This book was described to me as the “smart person’s version of The Da Vinci Code.” Since I’ve only read The Rule of Four, I can’t compare the two books for you and let you know if the description is true or not. What I can tell you is that this book kept my attention almost nonstop.
This is the first book co-written by long-time friends Ian Caldwell and Dustin Thomason. It’s been sitting on my TBR pile for many years. The main character, Tom Sullivan, grew up in Columbus, Ohio. I tried to research how the Columbus connection came into the book but could not link Caldwell or Thomason to Columbus at all. However it happened I have to give them credit for getting the details right. In one instance, they describe an Edward Hopper painting included in a Columbus Museum of Art calendar. There is no possibility it could be mistaken for any painting other than Morning Sun.
Tom Sullivan is a senior at Princeton University living on campus with his three roommates. They are Paul Harris, Charlie Freeman and Gil Rankin. Tom’s father devoted his life to trying to decipher the secret behind the book Hypnerotomachia Poliphili. Paul has made the book the topic of his senior thesis. Tom assists Paul but keeps backing away from the commitment; he’s seen firsthand what the obsession did to his father and what the senior thesis is now doing to Paul. Tom doesn’t want it ruining his life too. Charlie is a premed major and the moral compass of the roommates. Gil is the roommate with all the “right” connections who wants to do his own thing but places a high value on his friendships. The title of the book refers to the four roommates and a system of measurement.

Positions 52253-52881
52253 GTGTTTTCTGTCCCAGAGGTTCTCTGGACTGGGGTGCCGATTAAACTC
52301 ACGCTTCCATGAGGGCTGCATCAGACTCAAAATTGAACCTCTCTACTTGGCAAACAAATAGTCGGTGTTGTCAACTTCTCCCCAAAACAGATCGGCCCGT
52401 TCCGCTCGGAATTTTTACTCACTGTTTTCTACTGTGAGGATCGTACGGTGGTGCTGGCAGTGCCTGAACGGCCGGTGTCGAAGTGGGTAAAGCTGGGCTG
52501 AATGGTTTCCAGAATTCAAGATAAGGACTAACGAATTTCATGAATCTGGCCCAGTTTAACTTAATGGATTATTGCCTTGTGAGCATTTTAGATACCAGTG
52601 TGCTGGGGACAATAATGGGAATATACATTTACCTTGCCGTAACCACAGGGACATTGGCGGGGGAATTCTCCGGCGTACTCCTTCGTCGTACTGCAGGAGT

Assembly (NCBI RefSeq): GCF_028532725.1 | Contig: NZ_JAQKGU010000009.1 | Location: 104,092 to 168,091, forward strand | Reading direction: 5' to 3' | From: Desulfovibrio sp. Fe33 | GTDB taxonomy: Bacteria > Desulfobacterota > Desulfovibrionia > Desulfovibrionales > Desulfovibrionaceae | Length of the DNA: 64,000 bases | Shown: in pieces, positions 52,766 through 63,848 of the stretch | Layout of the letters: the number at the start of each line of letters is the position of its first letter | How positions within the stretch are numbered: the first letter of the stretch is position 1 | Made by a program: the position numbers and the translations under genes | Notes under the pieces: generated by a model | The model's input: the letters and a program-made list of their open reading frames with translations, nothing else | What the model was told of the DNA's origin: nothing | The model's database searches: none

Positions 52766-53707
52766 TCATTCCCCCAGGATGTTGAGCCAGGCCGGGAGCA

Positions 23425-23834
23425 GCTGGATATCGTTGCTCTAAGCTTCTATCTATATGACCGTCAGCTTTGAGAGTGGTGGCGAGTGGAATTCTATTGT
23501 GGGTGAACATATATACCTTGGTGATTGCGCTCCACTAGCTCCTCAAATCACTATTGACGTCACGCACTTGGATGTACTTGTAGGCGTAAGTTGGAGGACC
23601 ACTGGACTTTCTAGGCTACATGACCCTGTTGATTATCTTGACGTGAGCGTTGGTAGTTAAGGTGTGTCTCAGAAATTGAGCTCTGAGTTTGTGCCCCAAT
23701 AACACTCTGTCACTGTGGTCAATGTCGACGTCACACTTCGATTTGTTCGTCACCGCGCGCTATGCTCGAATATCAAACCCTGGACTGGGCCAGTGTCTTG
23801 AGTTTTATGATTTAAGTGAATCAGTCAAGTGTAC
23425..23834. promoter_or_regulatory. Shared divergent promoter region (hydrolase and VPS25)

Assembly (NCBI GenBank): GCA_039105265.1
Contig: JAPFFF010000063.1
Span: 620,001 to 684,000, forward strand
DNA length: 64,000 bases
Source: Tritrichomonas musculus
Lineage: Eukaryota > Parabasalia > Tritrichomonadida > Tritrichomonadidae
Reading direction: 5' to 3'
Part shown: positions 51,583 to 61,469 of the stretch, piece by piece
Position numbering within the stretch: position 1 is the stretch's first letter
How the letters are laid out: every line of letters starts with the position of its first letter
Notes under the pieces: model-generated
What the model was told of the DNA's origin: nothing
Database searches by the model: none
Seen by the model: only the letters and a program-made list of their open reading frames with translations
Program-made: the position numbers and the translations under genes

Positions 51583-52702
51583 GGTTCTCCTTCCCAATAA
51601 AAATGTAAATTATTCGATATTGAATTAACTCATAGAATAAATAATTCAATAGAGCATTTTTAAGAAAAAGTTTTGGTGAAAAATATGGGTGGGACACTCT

Some people will find the book dreary and others will find it exciting. Looking at the Amazon reviews people either love this book or hate it. The story begins on Easter weekend. In the first ten chapters only one or two hours of the weekend have passed but the roommates have all been introduced, been chased through some underground tunnels, and lost their pursuers in the Nude Olympics crowd. Murder, academic intrigues, cracked codes and more follow in the remaining chapters. There was one bit in the timeline about three-fourths of the way in the book where I got lost and that is when my attention wavered a bit. However, soon things got back on track. The ending wasn’t a surprise but it was satisfying.
Somewhere on the internet I read Caldwell and Thomason were working on a second novel together. It hasn’t been released so it can be assumed it wasn’t finished or wasn’t picked up by a publisher. It’s too bad; after finally reading their debut novel I was looking forward to their sophomore effort.